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Blur CD

128 customer reviews

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Audio, Cassette, September 30, 2000
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Editorial Reviews

Product Description

Blur (1997), the 5th studio album from British pop/rock band Blur, broke wildly with the sounds of their previous album, The Great Escape, whose wild success had catapulted the band to international fame. Feeling that the Britpop mantel painted on them was limiting their creative capacity, Blur went lo-fi and added more alternative rock to their sound, stunning critics and fans alike. What appeared was a mixture of short punk, haunting instrumentals, and eccentric pop which displays the bands penchant, and ability, to buck trends and do so with joy and verve. The lo-fo production lends a very unique sound to the album - a sound which propelled it to the top of the US and UK charts. Best known for the hits, 'Beetlebum' and, 'Song 2,' Blur is a deep, amazing adventure into the minds of its band members, and shouldn't be missed by fans.

By early 1997, British pop had become less a scene than a competition, so with this album, Blur's frontman Damon Albarn basically announced that he was withdrawing from the race, in favor of exploring other kinds of rock he'd been getting into. Most of Blur finds the band discovering the clipped structures and oblique words of American indie rock (the best hook on the album goes "woo-hoo!"), and that's a liberating strategy. Without having to exemplify England's Dreaming, Albarn can be tuneful and playful, and even when he cribs directly from his favorite records ("M.O.R." is pure Bowie, and "You're So Great" tries for Guided by Voices-style non-production), his gift for texture puts his stamp on these songs. --Douglas Wolk

2. SONG 2
4. M.O.R.

Product Details

  • Audio CD (March 11, 1997)
  • Number of Discs: 1
  • Format: CD
  • Label: Parlophone
  • ASIN: B000000WDA
  • Average Customer Review: 4.1 out of 5 stars  See all reviews (128 customer reviews)
  • Amazon Best Sellers Rank: #11,696 in Music (See Top 100 in Music)

Customer Reviews

Most Helpful Customer Reviews

32 of 35 people found the following review helpful By wellwellwell on April 26, 2003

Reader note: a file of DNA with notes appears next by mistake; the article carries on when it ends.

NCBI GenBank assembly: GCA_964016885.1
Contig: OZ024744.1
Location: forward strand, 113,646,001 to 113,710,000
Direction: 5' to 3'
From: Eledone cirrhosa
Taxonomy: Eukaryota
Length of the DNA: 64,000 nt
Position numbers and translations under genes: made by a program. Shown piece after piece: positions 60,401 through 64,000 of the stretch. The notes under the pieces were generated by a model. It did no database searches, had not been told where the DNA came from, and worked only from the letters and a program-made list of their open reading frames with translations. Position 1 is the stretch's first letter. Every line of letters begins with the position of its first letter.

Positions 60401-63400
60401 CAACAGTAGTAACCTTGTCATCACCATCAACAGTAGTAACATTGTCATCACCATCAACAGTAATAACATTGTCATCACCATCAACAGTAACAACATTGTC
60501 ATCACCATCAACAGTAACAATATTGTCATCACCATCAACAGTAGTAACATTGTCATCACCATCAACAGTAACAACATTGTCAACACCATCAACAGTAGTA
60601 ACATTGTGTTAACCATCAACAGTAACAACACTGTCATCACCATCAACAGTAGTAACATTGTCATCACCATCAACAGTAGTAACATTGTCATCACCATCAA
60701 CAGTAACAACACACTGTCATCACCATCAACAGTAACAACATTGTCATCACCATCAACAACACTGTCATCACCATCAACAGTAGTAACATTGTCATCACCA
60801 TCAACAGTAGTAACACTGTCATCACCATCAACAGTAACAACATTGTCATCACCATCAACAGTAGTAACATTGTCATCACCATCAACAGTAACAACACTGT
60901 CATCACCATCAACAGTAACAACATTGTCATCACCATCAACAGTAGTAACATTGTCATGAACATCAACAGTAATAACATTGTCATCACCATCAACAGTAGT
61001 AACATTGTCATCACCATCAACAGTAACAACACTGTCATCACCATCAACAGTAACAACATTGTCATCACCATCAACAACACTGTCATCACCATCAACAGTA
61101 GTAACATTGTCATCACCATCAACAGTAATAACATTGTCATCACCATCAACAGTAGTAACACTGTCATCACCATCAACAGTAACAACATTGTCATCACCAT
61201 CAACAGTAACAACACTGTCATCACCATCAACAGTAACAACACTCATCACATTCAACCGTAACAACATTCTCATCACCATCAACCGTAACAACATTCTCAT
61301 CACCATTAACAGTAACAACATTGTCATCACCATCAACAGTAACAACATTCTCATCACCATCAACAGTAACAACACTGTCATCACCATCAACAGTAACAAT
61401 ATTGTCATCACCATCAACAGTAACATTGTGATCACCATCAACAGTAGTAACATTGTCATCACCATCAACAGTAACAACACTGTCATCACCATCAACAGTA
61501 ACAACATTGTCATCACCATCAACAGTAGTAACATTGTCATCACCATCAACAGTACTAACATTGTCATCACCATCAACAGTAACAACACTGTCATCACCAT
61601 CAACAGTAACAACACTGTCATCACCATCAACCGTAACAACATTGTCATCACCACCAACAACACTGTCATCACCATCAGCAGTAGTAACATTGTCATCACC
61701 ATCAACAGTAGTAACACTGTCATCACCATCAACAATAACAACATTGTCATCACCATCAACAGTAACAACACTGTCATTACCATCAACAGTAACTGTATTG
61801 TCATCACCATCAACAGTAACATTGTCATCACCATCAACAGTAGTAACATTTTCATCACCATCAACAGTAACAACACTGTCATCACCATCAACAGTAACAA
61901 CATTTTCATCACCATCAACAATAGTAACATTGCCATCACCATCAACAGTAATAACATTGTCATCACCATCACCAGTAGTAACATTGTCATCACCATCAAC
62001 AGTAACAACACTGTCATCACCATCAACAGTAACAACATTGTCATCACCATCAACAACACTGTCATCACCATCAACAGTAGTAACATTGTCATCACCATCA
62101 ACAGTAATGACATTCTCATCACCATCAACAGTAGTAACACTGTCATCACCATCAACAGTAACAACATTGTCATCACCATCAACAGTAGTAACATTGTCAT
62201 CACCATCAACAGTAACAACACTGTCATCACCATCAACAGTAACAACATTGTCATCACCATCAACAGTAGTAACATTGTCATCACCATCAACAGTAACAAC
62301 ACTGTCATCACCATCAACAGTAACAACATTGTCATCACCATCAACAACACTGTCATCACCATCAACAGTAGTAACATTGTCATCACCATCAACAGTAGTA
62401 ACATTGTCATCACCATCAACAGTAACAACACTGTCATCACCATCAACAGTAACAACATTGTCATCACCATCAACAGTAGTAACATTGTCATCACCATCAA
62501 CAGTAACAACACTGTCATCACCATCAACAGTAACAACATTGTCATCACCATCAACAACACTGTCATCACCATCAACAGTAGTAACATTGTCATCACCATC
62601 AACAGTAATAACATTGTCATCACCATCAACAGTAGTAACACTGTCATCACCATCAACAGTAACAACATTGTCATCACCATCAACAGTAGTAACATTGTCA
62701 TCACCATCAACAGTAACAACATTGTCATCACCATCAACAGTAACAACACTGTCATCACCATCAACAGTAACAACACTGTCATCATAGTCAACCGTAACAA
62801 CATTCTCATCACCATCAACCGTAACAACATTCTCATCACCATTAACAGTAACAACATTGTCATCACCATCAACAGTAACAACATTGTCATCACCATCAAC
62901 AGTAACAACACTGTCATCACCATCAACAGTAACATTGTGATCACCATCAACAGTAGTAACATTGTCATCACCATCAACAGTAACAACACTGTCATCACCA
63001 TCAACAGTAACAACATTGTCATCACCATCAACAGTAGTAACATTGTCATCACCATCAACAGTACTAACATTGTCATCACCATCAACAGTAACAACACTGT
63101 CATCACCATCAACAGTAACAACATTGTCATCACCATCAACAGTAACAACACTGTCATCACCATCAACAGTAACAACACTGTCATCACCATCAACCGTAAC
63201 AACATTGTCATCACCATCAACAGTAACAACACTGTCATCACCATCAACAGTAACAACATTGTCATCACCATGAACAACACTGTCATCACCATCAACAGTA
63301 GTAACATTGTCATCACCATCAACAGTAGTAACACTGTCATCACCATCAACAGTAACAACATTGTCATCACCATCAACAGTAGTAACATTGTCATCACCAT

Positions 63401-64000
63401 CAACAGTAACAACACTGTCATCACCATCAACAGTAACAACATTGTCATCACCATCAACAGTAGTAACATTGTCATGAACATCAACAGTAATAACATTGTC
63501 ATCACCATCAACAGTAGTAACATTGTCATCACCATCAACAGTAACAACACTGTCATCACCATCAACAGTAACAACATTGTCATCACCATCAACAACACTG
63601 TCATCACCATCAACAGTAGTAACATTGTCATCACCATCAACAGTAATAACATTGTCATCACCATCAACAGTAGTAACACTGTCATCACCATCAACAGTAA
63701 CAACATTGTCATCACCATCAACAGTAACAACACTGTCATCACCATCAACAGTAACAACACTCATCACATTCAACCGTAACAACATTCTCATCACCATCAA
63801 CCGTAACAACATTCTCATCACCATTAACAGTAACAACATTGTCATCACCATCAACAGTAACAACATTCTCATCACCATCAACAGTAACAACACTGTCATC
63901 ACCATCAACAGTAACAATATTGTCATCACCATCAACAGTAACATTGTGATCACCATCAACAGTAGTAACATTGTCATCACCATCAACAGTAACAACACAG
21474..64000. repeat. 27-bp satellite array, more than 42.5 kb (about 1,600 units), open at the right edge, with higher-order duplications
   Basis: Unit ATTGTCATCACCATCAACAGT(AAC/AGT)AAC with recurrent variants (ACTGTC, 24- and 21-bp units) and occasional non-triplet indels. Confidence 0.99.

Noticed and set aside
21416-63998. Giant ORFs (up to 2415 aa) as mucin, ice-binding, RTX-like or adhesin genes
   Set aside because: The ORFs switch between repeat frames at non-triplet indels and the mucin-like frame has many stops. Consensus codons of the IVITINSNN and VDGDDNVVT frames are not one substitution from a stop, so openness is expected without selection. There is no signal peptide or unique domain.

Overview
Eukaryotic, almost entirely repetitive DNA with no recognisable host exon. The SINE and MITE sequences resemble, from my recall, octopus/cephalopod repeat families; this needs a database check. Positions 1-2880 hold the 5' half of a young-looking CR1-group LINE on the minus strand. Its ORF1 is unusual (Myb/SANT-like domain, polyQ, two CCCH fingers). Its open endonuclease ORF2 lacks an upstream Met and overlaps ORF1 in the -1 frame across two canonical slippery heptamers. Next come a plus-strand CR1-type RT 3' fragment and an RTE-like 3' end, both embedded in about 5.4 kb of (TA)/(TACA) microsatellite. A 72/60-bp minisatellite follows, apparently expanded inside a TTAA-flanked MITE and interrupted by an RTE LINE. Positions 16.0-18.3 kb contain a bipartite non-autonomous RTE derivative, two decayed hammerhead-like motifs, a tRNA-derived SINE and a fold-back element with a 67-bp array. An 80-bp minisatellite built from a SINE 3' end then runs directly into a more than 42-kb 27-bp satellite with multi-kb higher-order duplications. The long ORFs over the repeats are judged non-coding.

Format: Audio CD
For the people who now realize that "Song 2" does not exemplify this band's true sound, this is still an amazing album. Like so many others, I first took note of Blur with that overplayed hit. But, UNlike the majority of buyers, I was still impressed with the CD's diversity and overall hum. A lot of tracks on the album are hidden gems that probably should've been included on the Best Of release. So for the amateur Blur fan, nowadays, it is more beneficial (choice word) to purchase the Best Of instead of this one. Sadly, because of "Song 2", this band has been dubbed by too many a one-hit wonder; and the album has been labeled a poor buy. All the same, this a great CD with more than just one or two good songs. Here's an overview of all the tracks:
1. Beetlebum - 5/5 - there's no question this should've been a big single. In all likelihood, this is the best song on Blur. It has a great beat and keeps you tapping your foot all the way through (it has a similar background to 13's "Coffee And TV").
2. Song 2 - 5/5 - it may be ill-advised to label this as my favorite... and to be honest I really can't say that it is. Nevertheless it's an awesome song that helped me come to like Blur in the first place. Without this track, I would have missed out on something very special.
3. Country Sad Ballad Man - 3.5/5 - the word `country' fits this song pretty well (at first). The beginning has a twang-like feel to it that catches you off guard. It's a weird track, but that's to be taken in a good way.